In whatever manner this part of the instruction occurs, the teacher must introduce the more accurate model to the students. The resulting debate is exactly the type of interpreting and questioning proposed by Crowe. “Raising the Bar” is a great lesson that challenges the perspectives of the teacher and students. It is the type of lesson that leaves students talking, making connections, and asking questions. In its own way, this lesson represents a change in attitude that will soon see numeracy added to the list of characteristics of developed countries.


1.    Engage

•    How is the United States different from Afghanistan? – Students begin this lesson by discussing differences between these two countries.
•    What countries have similar characteristics to Afghanistan and what countries are similar to the United States? This is the essential question students will be exploring in the lesson.

2.    Explore

•    Graphing the data– Students will be given a data set for a specific demographic characteristic for twenty countries. They will be asked to graph the data.
•    Why do we use bar graphs?– Students will explore the purpose of bar graphs and when it is best to use them.

3.    Explain

•    Grouping countries – Students will group countries in two categories based on the characteristics displayed in student graphs. Students will discuss this in groups and each student will bring a different demographic graph to the discussion.
•    Developed vs. Developing– Students are led through a discussion of characteristics associated with developed and developing countries.
•    World Capita Map– The World Capita map will allow students to explore the per capita of each country from the lesson. Teachers can also use the map to assist students in exploring other developed and developing countries that were not discussed in the lesson.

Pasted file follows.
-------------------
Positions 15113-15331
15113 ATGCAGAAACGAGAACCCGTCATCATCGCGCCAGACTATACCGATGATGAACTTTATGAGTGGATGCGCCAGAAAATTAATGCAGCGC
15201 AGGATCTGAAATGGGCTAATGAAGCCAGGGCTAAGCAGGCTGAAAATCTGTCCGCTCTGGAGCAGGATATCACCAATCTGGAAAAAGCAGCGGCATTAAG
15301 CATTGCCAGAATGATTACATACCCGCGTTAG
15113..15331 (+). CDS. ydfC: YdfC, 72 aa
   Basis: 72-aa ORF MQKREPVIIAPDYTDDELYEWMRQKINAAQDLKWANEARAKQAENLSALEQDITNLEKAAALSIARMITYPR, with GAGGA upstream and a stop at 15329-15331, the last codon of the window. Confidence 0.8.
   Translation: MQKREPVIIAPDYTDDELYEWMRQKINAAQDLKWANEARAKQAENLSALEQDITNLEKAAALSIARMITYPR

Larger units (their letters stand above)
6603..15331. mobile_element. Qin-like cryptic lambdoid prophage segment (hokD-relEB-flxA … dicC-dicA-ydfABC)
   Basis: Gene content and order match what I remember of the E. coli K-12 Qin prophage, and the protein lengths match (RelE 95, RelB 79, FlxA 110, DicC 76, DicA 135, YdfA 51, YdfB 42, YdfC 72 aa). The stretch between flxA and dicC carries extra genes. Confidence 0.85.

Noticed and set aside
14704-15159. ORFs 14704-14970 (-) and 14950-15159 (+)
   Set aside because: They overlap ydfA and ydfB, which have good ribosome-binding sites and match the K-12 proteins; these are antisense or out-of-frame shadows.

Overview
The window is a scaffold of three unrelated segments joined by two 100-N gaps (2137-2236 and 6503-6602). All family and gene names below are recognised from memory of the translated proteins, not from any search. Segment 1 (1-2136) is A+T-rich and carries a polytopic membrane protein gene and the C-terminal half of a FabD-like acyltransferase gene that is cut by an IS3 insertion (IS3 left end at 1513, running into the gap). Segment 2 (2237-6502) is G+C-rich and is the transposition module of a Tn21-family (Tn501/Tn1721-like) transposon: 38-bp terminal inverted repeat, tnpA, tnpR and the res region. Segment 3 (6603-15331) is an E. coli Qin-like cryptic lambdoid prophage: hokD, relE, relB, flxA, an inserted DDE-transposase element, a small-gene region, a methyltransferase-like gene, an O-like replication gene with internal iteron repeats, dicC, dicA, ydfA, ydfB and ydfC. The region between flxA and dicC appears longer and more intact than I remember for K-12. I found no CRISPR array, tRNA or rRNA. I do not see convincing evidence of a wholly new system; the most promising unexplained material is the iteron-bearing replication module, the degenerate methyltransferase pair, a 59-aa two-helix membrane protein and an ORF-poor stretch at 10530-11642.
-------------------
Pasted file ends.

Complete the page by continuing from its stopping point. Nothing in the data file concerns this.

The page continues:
4.    Extensions and Applications

•    “What If?” Activity: In this activity students are mentally transported from their lives
in the United States to life in a developing country. Students are asked to express how they would handle a variety of scenarios if they where living in the conditions of some of the poorest countries.

5.    Authentic Assessment:

•    A World Apart: In this assessment students are asked to complete a two-page article depicting the differences between developing and developed countries. The assessment places students in the role of a journalist on a mission to express to their community what life in a developing country might be like.
•    Developing a Nation: Demographic Transition- This is a second K20alt lesson developed to help students explore how countries transition from developing to developed. This lesson focuses on two countries that have been experiencing significant transition in demographics in the past 50 years.